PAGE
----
Because it’s the key question of our time. The dropout crisis alone creates what Tony Miller, deputy secretary of the U.S. Department of Education, calls “the equivalent of a permanent recession.” We all know that a positive future depends on people smarter than us, yet the U.S. is dropping in global comparisons of education and innovation. Meanwhile, I don’t think anyone’s calculated the cost of school measured in crushed spirit and boredom, but I doubt anyone will seriously question that it’s huge.

The Ed Zed Omega blog is a mix of image memes, pop culture references, inspirational images, and thought provoking content produced by the in-game characters
Who do you want to play Ed Zed Omega, and are there other arenas where these people are already interacting? What makes Ed Zed Omega different?

Everyone who’s concerned about the present or the future of education, which is everyone, period. People are definitely interacting already around the deep questions about education, it’s everywhere in our lives, but there’s no coherent, inclusive conversation point; the conversations don’t value the opinions of teens and tweens; most of the talk seems hopelessly mired in the past. Ed Zed Omega is intended to be a lightning rod to attract all of these scattered conversations and ideas, and to focus on the value that young people bring to the dialogue. It is after all a dialogue about their futures.

What do you want to come out of Ed Zed Omega? What do you hope will have changed when the curtain closes on these six teens from Minneapolis?

I want to have all the game’s players come away changed by the experience: presuppositions challenged, realities realized, heads and heart engaged. I want people, especially teens, to tell their stories about their experiences, disenchantments and dreams of education. I want a vision of how education could be, and should be, to emerge from all these voices, and I want that vision to be so powerful that it has to become real. Some shadow of this epic mission is what has led the Zed Omegas to “drop out loud,” and behind the curtain, this is what drives our team’s work.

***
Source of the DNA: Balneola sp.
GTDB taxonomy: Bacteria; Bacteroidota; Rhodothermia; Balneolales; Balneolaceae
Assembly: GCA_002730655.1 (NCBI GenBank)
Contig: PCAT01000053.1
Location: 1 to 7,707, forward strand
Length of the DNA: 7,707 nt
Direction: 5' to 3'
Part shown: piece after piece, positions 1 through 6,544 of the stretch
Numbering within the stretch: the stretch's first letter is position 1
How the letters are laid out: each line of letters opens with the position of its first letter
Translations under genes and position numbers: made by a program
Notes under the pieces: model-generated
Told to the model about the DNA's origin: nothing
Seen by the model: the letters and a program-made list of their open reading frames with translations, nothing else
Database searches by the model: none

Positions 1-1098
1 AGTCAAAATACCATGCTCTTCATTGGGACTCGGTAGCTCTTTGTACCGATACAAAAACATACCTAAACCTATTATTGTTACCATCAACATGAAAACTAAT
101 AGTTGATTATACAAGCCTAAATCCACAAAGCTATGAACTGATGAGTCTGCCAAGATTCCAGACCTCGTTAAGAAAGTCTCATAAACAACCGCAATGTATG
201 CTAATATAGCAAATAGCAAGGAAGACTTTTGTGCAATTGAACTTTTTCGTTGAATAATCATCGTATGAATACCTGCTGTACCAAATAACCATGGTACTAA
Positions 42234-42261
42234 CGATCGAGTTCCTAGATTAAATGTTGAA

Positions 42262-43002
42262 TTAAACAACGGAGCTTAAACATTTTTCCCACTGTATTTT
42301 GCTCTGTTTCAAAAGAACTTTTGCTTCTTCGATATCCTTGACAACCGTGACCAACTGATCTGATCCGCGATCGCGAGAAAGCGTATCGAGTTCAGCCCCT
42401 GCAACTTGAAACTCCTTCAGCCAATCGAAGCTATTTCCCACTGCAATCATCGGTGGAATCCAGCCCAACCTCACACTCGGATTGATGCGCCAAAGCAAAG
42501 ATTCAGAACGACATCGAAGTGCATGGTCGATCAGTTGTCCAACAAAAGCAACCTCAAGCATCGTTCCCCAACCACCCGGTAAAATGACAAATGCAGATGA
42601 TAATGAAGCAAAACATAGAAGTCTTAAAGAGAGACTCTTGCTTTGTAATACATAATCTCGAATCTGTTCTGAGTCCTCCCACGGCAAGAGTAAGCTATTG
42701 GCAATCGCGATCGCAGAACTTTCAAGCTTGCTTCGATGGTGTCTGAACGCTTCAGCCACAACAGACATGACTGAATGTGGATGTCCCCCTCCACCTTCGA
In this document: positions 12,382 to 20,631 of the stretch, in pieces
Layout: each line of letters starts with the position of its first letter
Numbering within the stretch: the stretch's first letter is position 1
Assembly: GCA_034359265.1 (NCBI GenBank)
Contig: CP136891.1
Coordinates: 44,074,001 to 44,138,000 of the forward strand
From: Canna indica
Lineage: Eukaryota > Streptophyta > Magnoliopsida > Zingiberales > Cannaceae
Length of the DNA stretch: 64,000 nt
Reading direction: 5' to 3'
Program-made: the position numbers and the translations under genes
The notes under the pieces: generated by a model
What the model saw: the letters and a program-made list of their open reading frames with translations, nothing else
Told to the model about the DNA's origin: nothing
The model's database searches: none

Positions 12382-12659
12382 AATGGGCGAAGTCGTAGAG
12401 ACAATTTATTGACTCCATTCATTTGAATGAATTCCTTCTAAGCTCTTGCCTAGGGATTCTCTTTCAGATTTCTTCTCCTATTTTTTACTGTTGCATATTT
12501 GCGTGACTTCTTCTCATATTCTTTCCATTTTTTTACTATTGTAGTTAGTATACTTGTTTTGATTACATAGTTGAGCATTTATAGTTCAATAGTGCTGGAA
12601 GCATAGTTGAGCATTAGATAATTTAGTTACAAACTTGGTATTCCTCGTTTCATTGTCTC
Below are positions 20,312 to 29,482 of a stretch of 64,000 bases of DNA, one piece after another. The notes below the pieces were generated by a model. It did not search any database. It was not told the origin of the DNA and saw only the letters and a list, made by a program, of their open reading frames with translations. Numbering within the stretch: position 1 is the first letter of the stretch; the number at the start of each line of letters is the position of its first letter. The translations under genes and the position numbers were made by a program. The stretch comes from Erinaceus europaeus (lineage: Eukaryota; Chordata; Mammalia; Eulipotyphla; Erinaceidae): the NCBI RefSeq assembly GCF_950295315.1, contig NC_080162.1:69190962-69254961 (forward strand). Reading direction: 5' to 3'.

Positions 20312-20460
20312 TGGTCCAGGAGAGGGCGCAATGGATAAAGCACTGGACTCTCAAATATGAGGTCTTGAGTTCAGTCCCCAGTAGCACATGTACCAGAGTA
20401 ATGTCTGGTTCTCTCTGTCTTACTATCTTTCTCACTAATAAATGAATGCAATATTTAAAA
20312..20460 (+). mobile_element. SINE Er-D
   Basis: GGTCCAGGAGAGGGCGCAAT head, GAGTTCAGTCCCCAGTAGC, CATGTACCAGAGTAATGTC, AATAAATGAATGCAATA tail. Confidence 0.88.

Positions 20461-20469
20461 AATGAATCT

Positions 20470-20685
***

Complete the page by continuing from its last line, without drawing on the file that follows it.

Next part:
What are some of the advantages (or disadvantages) of creating a narrative where you, the designer, actively shape the characters rather than pouring those characters into an artificial intelligence as in a computer or console game? 

I didn’t actively shape these characters. I work in what I call authentic fiction, and let’s face it, any teen character I tried to shape would be inauthentic at some level, perhaps spectacularly so. The Zed Omegas are being played by young people who are channeling some authentic aspect of their life experience. As we have experienced in a few live sessions where the Zed Omegas come and talk to an audience entirely in character, it instantly connects people to the complex realities and contradictions of education today. I think, even online, this experience is in a completely different class of human connection than any AI or avatar can afford.

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You can learn more about Ed Zed Omega here.